As promised last week, here's the project I showed--a fun little Halloween game.

  

These are is based on those hand-held toys we played when we were younger where you flipped up a ball on a string and tried to catch it in a cup. Only, as you can see, in this instance, you flip up a pumpkin (or a skull) on a string up and catch it in a pennant cup.

I'm planning on filling the cups with candy for our grandchildren, and after the candy is gone (which won't take long!), they'll have a little game to play. You'll need something to weigh down the pumpkin or skull; I used a dime, but it's a little heavy. If you can find something a tiny bit lighter, I think it will work better.

I thought this was a darling little game, and I was thrilled to demonstrate it at the regionals. However, wouldn't you know it, while I was there, a demonstrator gave me a gift--another Halloween game. I think I like it even better than this one! If I have time, I'm going to make a few to add to the Halloween treats I'm putting together for our grandchildren. If I do that, I'll be sure to post it for you to see too!

TV Spot

On Tuesday I appeared on "Studio 5," a morning talk show on KSL, our local NBC affiliate. I loved the projects I showed-beautiful table settings for three different holidays (Thanksgiving, Christmas, and New Year's), all made from one package of our new Ski Slope Designer Series paper, along with a variety of different accessories.

I planned on providing the link for you on Tuesday but was on the run from morning ‘til night and completely forgot until now.

Here's the link: http://studio5.ksl.com/?nid=61&sid=4573672. If link doesn't launch automatically, copy and paste it into your browser.)

You can watch the appearance itself, as well as see the projects. We also provided supply lists and basic instructions for each of the table settings.

Happy Holidays!

Oops!

Oops! I was reading your comments a moment ago and realized the entry I thought I'd posted Sunday evening didn't get posted. When I checked to see what happened, it was obvious I didn't click the "published" button, so the entry was sitting out in LaLa Land. You should now be able to find Part Two in it's proper place. I'm so sorry!

A Date Night and Grandpa Gardner

My sweetheart and I went on a date last night, one of the few that we've been able to fit in lately. We're both busy, and it's even more difficult since we've had Sterling's father living with us. Grandpa Gardner is nearly 95 years old, and his body is very healthy for a man his age. His mind, unfortunately, isn't nearly as healthy, and six years ago it became clear he could no longer live alone, so he came to live with us.

He's changed our lives. We love this man, of course; we just didn't anticipate having to find babysitters at this point in time. (smile) Grandpa needs to have someone watching him all the time, and Sterling has assumed that responsibility wonderfully.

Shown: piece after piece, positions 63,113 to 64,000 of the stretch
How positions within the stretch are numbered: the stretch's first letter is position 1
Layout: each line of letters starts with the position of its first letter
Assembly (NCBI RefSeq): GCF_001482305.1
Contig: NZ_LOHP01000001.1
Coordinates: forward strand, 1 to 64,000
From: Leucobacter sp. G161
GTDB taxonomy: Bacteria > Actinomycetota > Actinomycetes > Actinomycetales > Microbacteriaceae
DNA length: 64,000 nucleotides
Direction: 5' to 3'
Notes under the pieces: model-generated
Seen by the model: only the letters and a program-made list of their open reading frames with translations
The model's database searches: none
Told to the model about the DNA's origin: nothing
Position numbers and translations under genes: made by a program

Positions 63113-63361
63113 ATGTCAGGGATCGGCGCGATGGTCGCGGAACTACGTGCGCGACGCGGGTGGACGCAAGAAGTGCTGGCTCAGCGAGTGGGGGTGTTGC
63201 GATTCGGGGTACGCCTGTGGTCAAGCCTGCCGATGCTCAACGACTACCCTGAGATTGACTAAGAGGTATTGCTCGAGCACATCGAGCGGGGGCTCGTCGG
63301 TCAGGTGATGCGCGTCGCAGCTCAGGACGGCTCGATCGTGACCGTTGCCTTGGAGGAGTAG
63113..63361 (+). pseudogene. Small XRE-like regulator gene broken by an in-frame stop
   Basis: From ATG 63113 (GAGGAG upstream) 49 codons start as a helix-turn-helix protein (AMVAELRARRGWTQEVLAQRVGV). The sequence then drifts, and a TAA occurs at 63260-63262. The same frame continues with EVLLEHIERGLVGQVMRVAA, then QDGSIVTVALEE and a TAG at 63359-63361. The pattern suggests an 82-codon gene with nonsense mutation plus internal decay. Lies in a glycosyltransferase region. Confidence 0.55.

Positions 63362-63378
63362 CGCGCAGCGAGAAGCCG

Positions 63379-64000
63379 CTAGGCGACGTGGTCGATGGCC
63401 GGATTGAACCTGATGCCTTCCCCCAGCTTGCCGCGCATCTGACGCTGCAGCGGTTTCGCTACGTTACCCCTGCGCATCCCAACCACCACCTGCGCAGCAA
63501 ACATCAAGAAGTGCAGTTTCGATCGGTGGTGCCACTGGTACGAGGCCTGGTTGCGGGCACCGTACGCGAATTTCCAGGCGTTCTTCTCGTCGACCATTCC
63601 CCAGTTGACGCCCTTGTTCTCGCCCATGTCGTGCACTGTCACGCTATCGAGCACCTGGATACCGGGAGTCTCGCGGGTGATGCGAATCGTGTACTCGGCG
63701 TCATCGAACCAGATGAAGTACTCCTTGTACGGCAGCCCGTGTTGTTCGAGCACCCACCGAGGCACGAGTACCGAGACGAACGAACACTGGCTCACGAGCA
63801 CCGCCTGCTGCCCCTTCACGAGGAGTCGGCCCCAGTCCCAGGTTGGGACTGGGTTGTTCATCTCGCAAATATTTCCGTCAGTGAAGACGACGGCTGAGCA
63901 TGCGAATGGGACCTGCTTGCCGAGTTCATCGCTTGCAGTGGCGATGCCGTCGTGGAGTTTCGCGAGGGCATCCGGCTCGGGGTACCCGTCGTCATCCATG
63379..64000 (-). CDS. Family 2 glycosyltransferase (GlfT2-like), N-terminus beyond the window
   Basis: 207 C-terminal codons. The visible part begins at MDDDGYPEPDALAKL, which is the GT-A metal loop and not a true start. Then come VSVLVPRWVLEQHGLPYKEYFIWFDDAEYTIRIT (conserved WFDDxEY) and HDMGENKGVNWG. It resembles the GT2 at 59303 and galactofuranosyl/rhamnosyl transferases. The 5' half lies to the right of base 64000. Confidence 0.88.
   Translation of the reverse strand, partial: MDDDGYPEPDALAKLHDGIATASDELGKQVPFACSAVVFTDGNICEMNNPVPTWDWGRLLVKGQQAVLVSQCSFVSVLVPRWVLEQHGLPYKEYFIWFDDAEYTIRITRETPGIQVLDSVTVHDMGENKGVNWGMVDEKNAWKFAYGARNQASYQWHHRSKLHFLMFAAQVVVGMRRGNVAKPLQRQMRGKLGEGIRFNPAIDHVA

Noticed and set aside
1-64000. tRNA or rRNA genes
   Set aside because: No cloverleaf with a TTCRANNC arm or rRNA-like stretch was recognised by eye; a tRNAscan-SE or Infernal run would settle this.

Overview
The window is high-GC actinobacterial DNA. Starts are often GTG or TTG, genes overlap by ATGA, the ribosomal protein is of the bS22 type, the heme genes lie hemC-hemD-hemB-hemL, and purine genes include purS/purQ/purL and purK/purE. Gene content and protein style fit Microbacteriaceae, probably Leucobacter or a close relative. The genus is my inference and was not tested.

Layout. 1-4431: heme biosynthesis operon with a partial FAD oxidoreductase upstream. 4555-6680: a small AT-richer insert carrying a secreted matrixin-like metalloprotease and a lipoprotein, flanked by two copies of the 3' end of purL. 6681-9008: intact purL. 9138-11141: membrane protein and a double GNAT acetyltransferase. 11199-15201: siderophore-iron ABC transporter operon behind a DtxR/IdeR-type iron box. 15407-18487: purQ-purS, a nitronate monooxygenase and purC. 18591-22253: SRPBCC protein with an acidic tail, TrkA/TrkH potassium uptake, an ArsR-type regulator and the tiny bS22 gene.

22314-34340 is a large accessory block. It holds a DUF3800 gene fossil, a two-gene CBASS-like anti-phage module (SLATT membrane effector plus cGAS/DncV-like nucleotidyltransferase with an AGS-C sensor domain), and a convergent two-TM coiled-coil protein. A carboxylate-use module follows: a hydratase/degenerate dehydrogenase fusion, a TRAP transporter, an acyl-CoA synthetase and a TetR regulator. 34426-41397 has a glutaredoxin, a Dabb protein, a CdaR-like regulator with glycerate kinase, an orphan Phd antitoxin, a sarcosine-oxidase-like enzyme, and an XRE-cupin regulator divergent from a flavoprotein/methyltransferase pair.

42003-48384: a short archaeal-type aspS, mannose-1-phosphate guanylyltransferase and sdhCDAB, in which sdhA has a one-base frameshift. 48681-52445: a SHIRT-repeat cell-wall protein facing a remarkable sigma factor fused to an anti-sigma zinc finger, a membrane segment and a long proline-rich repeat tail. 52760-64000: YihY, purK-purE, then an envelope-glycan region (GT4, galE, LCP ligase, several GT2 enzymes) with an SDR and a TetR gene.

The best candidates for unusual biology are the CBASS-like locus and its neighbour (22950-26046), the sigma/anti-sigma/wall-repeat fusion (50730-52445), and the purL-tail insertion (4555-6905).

Because Grandpa loves to do errands, Sterling takes his father almost everywhere with him. That means that when I'm in the car, I get to sit in the back seat! Not exactly where I thought I'd be when I'm riding in the car with my husband, but the patience and love Sterling shows his father is inspiring, and I am grateful that we are in a position where we can take care of him. But we aren't as free as we had thought we'd be, so our dates are less frequent than either one of us would like.

Sterling has to go out of town today, and I'm leaving for regionals later this week, so Sterling actually took his father to our friend's house yesterday afternoon; they sometimes watch Grandpa when we have to go out of town. That meant that last night we could go on a date! I actually felt giddy when Sterling suggested it.

The humor in the situation is what we planned for our date. Initially, we talked about dinner and a movie, but then common sense set in. Sterling had several errands he needed to do before leaving town, and I hadn't been to the hospital to visit my dad yet. So for our "hot" date we had our glasses tightened, stopped at Wal-Mart, and visited Dad. We did manage to fit in a delicious dinner. And in between it all, I got to sit in the front seat with Sterling and hold his hand. That was enough to make it a date for me!

Dad and Edmonton, part 2

I landed in Salt Lake this morning from Edmonton and went straight to the hospital to see Dad. I haven’t seen him since Thursday, and he looked lots better—but he also looked very tired. It’s exhausting to have his dressings changed. When I got there this morning, that’s what the nurse was doing, and it broke my heart—and made me smile at the same time—to hear him ask if it was OK if they just changed the dressing every other day.

After changing the dressings, they whisked him off to physical therapy, where he rode a bike for 20 minutes. Again, he was so tired. He kept wondering if he was almost done, and I thought about asking if he could just have a quick 15-minute cat nap, but I didn’t. . . . I knew that would have been a welcome treat, but we want to follow the prescribed schedule and regimen.

Dad still needs oxygen and he’s still got a feeding tube, but he is starting to eat a few solids, which is a wonderful step forward. And his hands look great too. Like I mentioned yesterday, they’re good enough that he can handle a phone! They got his left hand into a glove today, which is a good thing. His right hand is still way too swollen, but it has more healing to do (all 5 fingertips on the right hand were amputated, while the left had only 2, although they're still watching the others).

The doctors aren’t willing to commit to when he’ll be able to go home, but we’re crossing our fingers and hoping soon. Dad is 6’4”, and let me tell you, those hospital beds are not made for people that tall! He is anxiously looking forward to sleeping in his own bed again.